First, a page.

The earnings reports for Vegas casinos for the second quarter of 2019 show that Vegas is rebounding from the downward trend of 2018. While Vegas casino online playing is on the upswing, like here at Grande Vegas Casino, visitation at on-site casinos is slow in the rebound. It will take a while before the casinos see the numbers start to rise again.
RevPAR -- revenue per available room, which is the most commonly-used metric to assess how Las Vegas casinos doing – shows that Las Vegas casinos are still making money but gaming income as a whole is declining . That makes investors nervous. Casino stocks have fallen and some analysts believe that Las Vegas has finally pushed its luck too far.
Even 20 years ago, Vegas was THE site for people to visit for gambling entertainment. However, today most states have their own casinos. Vegas casinos have been forced to reinvented themselves as places to eat, drink, shop and watch shows. Gambling has become incidental and the industry has been forced to accept that gaming is a smaller piece of the pie.
The news that both visitation and earnings are not increasing is throwing a scare into investors. Casinos are examining their options more closely
Las Vegas Sands seems to have decided to focus its attentions, resources and energies on Asia. For now, the Sands Vegas property is stable but the company has decided to sell the Sands Bethlehem in Pennsylvania and use the capital to invest more heavily in Asia.
Sands Bethlehem has never been a huge money-maker. The casino isn’t located in a big gaming market and it isn’t even near a major city. When an offer by the Poarch Band of Creek Indians of Alabama was made to buy the property, Sands jumped on it. Sale price was $1.3 billion.
Sands has expressed interest in investing the proceeds of the sale to expand its holdings in Singapore and Macau. The Sands Cotai Central in Macau will be renovated and a London-themed resort will be added. The company has already embarked on a $3.3 billion expansion of the Marina Bay Sands.
What Sands is really hoping for is to win one of the 3 Japanese IR gaming licenses. If it does it would, potentially, invest as much as $12 billion in the project. Sands has already presented proposals to several Japanese cities but, as of yet, no concessions have been granted and there’s no word on when construction will get underway.
Sands must decide whether it should hold onto its cash, which isn’t recommended in today’s low-interest-rate environment, increase dividends or buy back stock with the available cash reserves that it will become available after the sale of the Sands’ Pennsylvania property. Ideally, Sands would like to begin investing in Japan but the IR license is anything but a sure thing.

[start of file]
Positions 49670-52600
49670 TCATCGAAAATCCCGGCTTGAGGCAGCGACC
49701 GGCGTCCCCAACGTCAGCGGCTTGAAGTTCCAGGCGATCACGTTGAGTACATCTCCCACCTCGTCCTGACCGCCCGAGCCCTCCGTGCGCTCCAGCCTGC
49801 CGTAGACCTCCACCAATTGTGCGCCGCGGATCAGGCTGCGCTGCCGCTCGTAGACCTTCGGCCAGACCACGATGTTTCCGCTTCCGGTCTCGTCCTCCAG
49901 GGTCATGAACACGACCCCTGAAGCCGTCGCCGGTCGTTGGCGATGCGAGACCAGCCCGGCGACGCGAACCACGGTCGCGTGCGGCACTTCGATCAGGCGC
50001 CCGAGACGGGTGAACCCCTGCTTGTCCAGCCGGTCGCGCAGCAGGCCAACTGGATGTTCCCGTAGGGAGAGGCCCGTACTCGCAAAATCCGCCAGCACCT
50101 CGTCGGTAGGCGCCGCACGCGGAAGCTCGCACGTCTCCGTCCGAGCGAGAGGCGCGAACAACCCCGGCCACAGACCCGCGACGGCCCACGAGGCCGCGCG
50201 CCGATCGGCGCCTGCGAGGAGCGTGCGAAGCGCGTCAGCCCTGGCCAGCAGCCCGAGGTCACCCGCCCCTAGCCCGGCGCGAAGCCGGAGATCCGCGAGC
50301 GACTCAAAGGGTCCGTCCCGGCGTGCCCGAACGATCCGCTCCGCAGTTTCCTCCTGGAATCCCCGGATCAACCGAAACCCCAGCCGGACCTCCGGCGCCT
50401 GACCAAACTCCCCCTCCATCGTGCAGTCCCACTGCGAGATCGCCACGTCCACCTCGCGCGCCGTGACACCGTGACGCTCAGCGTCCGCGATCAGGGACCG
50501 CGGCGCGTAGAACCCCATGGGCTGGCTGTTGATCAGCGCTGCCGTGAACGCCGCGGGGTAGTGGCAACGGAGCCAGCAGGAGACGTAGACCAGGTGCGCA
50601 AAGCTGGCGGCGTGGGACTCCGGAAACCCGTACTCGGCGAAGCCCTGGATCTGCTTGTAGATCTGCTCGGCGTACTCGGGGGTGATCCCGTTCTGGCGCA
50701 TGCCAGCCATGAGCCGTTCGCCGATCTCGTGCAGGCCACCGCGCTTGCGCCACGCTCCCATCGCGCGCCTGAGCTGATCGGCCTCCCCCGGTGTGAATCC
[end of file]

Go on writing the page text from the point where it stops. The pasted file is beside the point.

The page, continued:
Another reason for the sale of the Bethlehem Sands is about the company’s interest in focusing on the markets where it has differentiation. Its Singapore and Macau properties seemed to be the best option for expansion so the company felt it wise to get out of the regional gaming market.
When compared to the sale of a $1.3 billion property, parking fees in Las Vegas seem like a petty subject. However, parking fees have become a bone of contention in Vegas. Thee once-free amenity, for which visitors are now expected to pay, has generated a high level of animosity among Vegas customers.
Wynn Resorts, in an attempt to win back patrons, is returning to a policy of free self-parking. The massive backlash against paid parking convinced Wynn that the extra charge wasn’t worth the bother.
The company decided to drop fees for self-parking which they instituted in 2017. Guests were outraged and Wynn listened, reversing itself. The company announced that self-parking will be free for all guests of Wynn Las Vegas and Encore, without limitation.
Marilyn Spiegel, President of Wynn Las Vegas, said the company’s goal is to create a seamless experience for their visitors. It is, Spiegel said, “a cornerstone of the five-star service” they provide and that this “extends to [their] complimentary parking facilities, where [they] take great care to ensure they are safe, spotless, and accessible” for all guests.
The positive impact of the reversal of parking fees might, however, be offset by an increase in resort room fees from $39 to $45.
Layoffs at MGM
MGM Resorts International has decided to lay off employees from its Las Vegas property and other MGM properties across the U.S. Most of the employees are in non-union, management positions. 254 employees will be laid off and the company said that they will be announcing an additional round of cuts “in a few weeks.”
The changes are part of the company’s reorganization effort. “MGM 2020” will, if plans go well, save the company $300 million. CEO James Murren said, in a letter to stockholders “We need to create a company that is streamlined, nimble and empowers leaders. From the beginning, we have been transparent that our strategy would include reskilling, reorganization and — regrettably — a reduction in our workforce” and that the changes are part of a “comprehensive change that is meant to be transformative.”